Thursday, November 2, 2017

Casebook of the Black Widowers: Mini Review

Isaac Asimov, prolific science fiction author, also turned his hand to mysteries every now and then. He wrote full-length novels such as The Caves of Steel and The Robots of Dawn as well as short stories, including several collections which feature a fictional all-male club which convenes under the name of "The Black Widowers" for good food, good conversation, and a "grilling" of the latest guest. The members make a pretense of not looking for mysteries to solve, but, of course, they always wind up with a guest with a problem that needs sorted. The several members all make efforts to question the current guest and discover the answer to his mystery, but it is generally Henry, the club's waiter and honorary member, who is able to see the elements that escape the notice of the learned men around the table.

Casebook of the Black Widowers (1980) is the third collection of Asimov's club-based mysteries. Mysteries here is a very elastic term. Few of the stories actually deal with crime though there is a bit of murder and spycraft to be found--most are clever conundrums that range from witty wordplay needed to solve the riddle in a former member's will or puzzles that rely on esoteric knowledge to find solutions. The fun is in the witty repartee between the club members and watching Henry get the best of them every time. Asimov wrote these in a friendly, breezy tone that makes for a comfortable read. ★★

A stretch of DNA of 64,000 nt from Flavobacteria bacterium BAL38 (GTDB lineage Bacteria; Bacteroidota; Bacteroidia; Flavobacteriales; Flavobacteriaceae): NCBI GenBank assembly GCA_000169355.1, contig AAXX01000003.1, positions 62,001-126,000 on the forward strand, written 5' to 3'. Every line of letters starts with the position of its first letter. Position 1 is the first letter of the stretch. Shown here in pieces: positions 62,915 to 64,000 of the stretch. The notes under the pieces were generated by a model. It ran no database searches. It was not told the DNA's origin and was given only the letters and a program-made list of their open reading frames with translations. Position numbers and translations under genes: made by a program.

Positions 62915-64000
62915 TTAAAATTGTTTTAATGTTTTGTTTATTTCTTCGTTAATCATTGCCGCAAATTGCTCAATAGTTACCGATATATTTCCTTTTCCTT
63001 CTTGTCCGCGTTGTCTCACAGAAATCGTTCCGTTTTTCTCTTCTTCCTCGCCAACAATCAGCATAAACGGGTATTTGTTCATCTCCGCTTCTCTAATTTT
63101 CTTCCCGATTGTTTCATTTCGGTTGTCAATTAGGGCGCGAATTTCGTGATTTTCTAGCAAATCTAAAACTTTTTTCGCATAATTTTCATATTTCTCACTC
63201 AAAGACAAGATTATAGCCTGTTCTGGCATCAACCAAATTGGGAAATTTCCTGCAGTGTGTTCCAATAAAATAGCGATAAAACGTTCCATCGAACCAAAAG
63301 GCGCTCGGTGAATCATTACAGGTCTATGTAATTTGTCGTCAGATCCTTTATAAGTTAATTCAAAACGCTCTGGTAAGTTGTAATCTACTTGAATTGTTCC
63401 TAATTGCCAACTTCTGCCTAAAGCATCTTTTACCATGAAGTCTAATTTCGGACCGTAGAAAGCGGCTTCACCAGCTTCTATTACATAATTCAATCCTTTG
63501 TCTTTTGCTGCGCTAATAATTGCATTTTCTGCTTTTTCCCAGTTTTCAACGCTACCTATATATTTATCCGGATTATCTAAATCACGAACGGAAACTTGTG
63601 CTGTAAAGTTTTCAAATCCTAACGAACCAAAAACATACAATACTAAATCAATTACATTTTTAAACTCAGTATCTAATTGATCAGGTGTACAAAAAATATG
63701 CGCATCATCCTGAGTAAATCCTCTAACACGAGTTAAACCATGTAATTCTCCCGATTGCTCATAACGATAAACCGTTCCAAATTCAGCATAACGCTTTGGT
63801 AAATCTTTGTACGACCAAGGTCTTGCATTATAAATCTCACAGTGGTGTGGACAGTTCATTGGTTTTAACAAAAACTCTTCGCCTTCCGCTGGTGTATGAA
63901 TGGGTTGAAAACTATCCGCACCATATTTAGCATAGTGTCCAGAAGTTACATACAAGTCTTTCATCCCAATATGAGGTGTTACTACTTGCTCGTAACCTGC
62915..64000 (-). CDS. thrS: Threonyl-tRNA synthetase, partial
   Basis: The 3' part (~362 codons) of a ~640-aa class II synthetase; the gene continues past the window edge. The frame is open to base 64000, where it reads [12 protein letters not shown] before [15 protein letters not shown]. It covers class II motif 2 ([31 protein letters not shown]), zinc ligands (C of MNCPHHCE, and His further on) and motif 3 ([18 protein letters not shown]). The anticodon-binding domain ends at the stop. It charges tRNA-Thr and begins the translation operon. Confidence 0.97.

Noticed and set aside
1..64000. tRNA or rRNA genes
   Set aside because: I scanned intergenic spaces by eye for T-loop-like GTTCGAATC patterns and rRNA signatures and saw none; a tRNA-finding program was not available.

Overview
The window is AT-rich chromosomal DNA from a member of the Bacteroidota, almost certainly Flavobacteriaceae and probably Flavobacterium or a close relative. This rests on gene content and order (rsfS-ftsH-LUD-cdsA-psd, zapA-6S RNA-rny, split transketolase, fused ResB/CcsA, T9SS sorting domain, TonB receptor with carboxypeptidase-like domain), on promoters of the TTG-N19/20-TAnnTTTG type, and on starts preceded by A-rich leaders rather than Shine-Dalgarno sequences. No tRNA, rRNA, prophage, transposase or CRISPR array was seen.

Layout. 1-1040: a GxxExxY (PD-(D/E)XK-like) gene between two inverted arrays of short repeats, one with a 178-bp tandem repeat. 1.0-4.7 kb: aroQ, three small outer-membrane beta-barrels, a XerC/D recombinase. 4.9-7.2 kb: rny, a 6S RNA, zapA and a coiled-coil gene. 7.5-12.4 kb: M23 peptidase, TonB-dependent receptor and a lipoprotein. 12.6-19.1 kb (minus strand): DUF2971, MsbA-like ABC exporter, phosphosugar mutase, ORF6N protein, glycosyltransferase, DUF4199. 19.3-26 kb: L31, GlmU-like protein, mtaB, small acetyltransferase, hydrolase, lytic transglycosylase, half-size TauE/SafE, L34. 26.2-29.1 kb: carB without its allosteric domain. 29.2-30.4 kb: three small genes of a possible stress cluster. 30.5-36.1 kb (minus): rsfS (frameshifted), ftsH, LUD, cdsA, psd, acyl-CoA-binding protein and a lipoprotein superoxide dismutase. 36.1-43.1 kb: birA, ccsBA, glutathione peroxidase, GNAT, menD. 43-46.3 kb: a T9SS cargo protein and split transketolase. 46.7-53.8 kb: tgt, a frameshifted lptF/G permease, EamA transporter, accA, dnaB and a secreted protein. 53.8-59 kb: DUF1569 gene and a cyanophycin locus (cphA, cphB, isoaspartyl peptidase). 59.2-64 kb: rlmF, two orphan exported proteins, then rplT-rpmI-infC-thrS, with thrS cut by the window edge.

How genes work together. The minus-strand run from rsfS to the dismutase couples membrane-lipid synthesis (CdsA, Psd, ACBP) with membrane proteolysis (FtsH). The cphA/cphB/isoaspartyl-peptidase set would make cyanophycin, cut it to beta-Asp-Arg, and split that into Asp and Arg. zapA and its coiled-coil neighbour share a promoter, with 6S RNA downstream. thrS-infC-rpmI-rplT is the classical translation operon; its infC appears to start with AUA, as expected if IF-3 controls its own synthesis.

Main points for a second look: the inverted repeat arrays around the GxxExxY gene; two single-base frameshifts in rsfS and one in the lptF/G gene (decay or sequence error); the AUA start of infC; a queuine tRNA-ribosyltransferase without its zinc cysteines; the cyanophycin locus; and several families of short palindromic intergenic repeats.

[Finished on 10/21/17]
This fulfills the "Spider" category on the Silver Scavenger Hunt Card.

1 comment:

Nick Senger said...

I have several collections of these Black Widower stories and I really enjoyed them, though it's been a while since I read them. I like Asimov's simple style and clever puzzles. They're always an entertaining read.